The Nyquist limit is the maximum frequency that can be accurately reproduced for a given sample rate. Conveniently, this works out at exactly half the sample rate - so if your sample rate is 48KHz, the maximum frequency you can reproduce is 24KHz. It's actually more complicated than this because you can't just stop everything above the Nyquist limit, but if you don't, you get all sorts of unwanted stuff (generally we lump this stuff together and call it "aliasing").
Digital signal processing can be implemented on a wide variety of devices. A modern desktop computer is entirely capable of performing (for instance) a multi-band equalisation on an audio signal on its CPU, without the need for a specific piece of DSP hardware. General-purpose microprocessors, though, aren't ideally suited to this sort of work, being optimised to retrieve limited amounts of information and make decisions about it, as opposed to retrieving large and continuous streams of information and doing mathematics on it. The sheer performance of modern workstations makes it possible to do DSP on a conventional microprocessor, but there are cases where practical concerns may intervene: a low-power netbook, for instance, or a cellphone, might have a CPU that would struggle to do big video tasks in realtime. In this situation, more work can be done for the same amount of power and time by using a piece of hardware that's been specifically designed to do digital signal processing. A DSP device is a microprocessor, but a special case with different design goals to the Intel or ARM CPU that runs your laptop or phone.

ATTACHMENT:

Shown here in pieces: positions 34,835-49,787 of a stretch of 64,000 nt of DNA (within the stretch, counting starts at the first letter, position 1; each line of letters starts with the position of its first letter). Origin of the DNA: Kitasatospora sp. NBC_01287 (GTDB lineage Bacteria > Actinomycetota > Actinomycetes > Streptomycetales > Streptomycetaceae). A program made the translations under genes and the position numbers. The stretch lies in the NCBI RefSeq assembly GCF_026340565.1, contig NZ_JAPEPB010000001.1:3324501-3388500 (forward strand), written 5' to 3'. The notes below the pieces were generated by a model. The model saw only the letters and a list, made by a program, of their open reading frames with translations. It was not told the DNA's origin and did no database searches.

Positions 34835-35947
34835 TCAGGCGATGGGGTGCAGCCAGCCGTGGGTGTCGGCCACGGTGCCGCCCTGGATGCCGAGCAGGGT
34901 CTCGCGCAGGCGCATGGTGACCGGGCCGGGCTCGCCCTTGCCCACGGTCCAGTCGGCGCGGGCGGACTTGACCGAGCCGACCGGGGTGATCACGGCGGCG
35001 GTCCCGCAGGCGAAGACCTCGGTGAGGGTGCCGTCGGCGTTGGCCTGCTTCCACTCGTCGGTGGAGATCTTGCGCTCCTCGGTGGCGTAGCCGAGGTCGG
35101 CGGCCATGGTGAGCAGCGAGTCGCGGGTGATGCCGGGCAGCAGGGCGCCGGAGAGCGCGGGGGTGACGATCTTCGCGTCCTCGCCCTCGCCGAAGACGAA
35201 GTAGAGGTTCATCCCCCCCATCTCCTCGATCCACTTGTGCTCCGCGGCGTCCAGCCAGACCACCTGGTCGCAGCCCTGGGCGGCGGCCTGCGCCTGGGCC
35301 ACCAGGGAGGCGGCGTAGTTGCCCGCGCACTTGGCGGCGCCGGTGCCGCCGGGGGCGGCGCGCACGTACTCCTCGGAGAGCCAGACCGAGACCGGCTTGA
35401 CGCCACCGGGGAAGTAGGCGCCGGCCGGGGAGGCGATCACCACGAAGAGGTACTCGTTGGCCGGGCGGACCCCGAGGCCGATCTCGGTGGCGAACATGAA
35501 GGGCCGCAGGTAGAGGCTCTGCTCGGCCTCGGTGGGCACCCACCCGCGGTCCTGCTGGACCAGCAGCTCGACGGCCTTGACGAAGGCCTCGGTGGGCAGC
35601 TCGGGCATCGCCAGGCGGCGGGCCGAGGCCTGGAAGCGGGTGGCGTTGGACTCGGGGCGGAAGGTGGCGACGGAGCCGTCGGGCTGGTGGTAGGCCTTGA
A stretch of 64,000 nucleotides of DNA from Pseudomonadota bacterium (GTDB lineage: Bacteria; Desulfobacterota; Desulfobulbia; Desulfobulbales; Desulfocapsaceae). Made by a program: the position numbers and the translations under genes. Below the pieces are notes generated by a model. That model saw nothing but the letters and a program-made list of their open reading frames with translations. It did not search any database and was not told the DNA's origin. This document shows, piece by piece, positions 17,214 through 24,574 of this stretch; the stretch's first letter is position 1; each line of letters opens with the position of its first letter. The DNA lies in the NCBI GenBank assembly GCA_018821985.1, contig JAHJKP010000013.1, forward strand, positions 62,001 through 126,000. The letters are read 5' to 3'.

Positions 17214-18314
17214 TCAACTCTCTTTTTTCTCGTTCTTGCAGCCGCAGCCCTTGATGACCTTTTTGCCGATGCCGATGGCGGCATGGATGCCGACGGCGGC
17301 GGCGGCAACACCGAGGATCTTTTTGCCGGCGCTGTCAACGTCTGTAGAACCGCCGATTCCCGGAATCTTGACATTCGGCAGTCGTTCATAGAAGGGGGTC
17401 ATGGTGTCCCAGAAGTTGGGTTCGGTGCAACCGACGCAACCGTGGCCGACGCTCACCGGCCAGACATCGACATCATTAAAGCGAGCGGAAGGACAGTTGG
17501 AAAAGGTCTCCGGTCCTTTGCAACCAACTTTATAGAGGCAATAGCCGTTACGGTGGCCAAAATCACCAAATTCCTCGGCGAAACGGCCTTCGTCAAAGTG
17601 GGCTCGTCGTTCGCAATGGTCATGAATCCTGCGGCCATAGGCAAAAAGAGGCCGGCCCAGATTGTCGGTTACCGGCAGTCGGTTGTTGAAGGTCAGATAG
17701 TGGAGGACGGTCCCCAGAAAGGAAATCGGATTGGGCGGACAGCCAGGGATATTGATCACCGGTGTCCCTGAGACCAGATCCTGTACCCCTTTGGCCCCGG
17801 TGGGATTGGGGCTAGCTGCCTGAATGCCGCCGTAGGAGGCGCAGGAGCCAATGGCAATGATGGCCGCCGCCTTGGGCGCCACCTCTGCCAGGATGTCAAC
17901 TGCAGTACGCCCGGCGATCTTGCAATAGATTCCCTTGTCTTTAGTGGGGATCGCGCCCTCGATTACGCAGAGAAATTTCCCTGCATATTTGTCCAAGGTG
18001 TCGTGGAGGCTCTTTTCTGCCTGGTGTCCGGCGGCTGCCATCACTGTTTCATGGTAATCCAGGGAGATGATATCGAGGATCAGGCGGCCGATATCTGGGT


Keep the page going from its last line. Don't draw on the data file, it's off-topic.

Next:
For a trivial example of the ways in which digital signal processors are optimised for this sort of work, let's consider that FIR filter again. To calculate each sample, we must retrieve the three most recent samples, divide each by three, add the results all together. That's usually done by keeping a list of some number of recent samples and an index number indicating the most recent sample in the list. The index is increased for each sample calculated, a new value is inserted, and when we reach the end of the list we must remember to loop around to the beginning again.